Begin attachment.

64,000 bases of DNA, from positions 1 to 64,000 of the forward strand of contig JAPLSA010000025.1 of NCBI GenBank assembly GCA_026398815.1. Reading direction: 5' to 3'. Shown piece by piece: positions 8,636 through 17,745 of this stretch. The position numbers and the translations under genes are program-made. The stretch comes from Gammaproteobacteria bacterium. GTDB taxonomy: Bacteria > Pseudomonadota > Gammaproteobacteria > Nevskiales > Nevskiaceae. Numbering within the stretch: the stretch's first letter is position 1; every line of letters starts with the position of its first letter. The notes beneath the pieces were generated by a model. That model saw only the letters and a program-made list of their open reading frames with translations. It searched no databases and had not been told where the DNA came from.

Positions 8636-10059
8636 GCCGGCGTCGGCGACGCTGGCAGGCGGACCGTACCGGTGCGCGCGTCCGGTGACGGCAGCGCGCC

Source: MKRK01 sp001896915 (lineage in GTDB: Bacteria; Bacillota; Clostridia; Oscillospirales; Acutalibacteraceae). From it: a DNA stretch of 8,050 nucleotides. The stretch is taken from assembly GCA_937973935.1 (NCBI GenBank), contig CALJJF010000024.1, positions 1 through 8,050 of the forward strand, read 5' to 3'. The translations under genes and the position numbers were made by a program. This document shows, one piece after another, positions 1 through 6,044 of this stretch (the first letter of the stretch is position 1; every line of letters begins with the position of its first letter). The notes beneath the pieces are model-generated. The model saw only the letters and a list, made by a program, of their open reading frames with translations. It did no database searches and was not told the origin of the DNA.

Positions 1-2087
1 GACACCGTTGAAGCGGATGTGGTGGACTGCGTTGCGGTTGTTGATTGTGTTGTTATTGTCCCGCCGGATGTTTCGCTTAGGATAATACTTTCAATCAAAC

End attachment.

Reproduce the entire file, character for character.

64,000 bases of DNA, from positions 1 to 64,000 of the forward strand of contig JAPLSA010000025.1 of NCBI GenBank assembly GCA_026398815.1. Reading direction: 5' to 3'. Shown piece by piece: positions 8,636 through 17,745 of this stretch. The position numbers and the translations under genes are program-made. The stretch comes from Gammaproteobacteria bacterium. GTDB taxonomy: Bacteria > Pseudomonadota > Gammaproteobacteria > Nevskiales > Nevskiaceae. Numbering within the stretch: the stretch's first letter is position 1; every line of letters starts with the position of its first letter. The notes beneath the pieces were generated by a model. That model saw only the letters and a program-made list of their open reading frames with translations. It searched no databases and had not been told where the DNA came from.

Positions 8636-10059
8636 GCCGGCGTCGGCGACGCTGGCAGGCGGACCGTACCGGTGCGCGCGTCCGGTGACGGCAGCGCGCC

Source: MKRK01 sp001896915 (lineage in GTDB: Bacteria; Bacillota; Clostridia; Oscillospirales; Acutalibacteraceae). From it: a DNA stretch of 8,050 nucleotides. The stretch is taken from assembly GCA_937973935.1 (NCBI GenBank), contig CALJJF010000024.1, positions 1 through 8,050 of the forward strand, read 5' to 3'. The translations under genes and the position numbers were made by a program. This document shows, one piece after another, positions 1 through 6,044 of this stretch (the first letter of the stretch is position 1; every line of letters begins with the position of its first letter). The notes beneath the pieces are model-generated. The model saw only the letters and a list, made by a program, of their open reading frames with translations. It did no database searches and was not told the origin of the DNA.

Positions 1-2087
1 GACACCGTTGAAGCGGATGTGGTGGACTGCGTTGCGGTTGTTGATTGTGTTGTTATTGTCCCGCCGGATGTTTCGCTTAGGATAATACTTTCAATCAAAC